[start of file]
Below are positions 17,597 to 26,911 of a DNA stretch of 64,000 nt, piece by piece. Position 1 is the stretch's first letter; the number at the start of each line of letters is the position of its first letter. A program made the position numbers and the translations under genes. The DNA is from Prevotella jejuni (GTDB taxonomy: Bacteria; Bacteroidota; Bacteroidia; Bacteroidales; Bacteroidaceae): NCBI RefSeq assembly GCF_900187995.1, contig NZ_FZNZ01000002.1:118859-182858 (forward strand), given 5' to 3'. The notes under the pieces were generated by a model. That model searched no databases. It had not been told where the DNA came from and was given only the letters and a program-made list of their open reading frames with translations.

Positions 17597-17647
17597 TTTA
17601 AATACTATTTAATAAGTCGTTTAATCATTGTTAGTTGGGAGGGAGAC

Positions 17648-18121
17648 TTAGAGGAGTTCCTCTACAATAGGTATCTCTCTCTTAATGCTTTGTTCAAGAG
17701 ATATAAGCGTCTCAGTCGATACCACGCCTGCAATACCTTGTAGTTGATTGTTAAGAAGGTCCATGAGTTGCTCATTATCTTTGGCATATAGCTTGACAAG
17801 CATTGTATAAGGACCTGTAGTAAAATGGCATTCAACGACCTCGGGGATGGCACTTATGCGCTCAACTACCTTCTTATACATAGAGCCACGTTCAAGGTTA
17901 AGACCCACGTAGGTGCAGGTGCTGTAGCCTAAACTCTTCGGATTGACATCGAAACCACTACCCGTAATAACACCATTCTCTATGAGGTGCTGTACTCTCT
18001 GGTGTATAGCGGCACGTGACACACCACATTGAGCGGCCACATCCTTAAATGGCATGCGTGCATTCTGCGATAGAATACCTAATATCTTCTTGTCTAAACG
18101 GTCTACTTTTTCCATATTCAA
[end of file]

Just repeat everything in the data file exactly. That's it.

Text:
Below are positions 17,597 to 26,911 of a DNA stretch of 64,000 nt, piece by piece. Position 1 is the stretch's first letter; the number at the start of each line of letters is the position of its first letter. A program made the position numbers and the translations under genes. The DNA is from Prevotella jejuni (GTDB taxonomy: Bacteria; Bacteroidota; Bacteroidia; Bacteroidales; Bacteroidaceae): NCBI RefSeq assembly GCF_900187995.1, contig NZ_FZNZ01000002.1:118859-182858 (forward strand), given 5' to 3'. The notes under the pieces were generated by a model. That model searched no databases. It had not been told where the DNA came from and was given only the letters and a program-made list of their open reading frames with translations.

Positions 17597-17647
17597 TTTA
17601 AATACTATTTAATAAGTCGTTTAATCATTGTTAGTTGGGAGGGAGAC

Positions 17648-18121
17648 TTAGAGGAGTTCCTCTACAATAGGTATCTCTCTCTTAATGCTTTGTTCAAGAG
17701 ATATAAGCGTCTCAGTCGATACCACGCCTGCAATACCTTGTAGTTGATTGTTAAGAAGGTCCATGAGTTGCTCATTATCTTTGGCATATAGCTTGACAAG
17801 CATTGTATAAGGACCTGTAGTAAAATGGCATTCAACGACCTCGGGGATGGCACTTATGCGCTCAACTACCTTCTTATACATAGAGCCACGTTCAAGGTTA
17901 AGACCCACGTAGGTGCAGGTGCTGTAGCCTAAACTCTTCGGATTGACATCGAAACCACTACCCGTAATAACACCATTCTCTATGAGGTGCTGTACTCTCT
18001 GGTGTATAGCGGCACGTGACACACCACATTGAGCGGCCACATCCTTAAATGGCATGCGTGCATTCTGCGATAGAATACCTAATATCTTCTTGTCTAAACG
18101 GTCTACTTTTTCCATATTCAA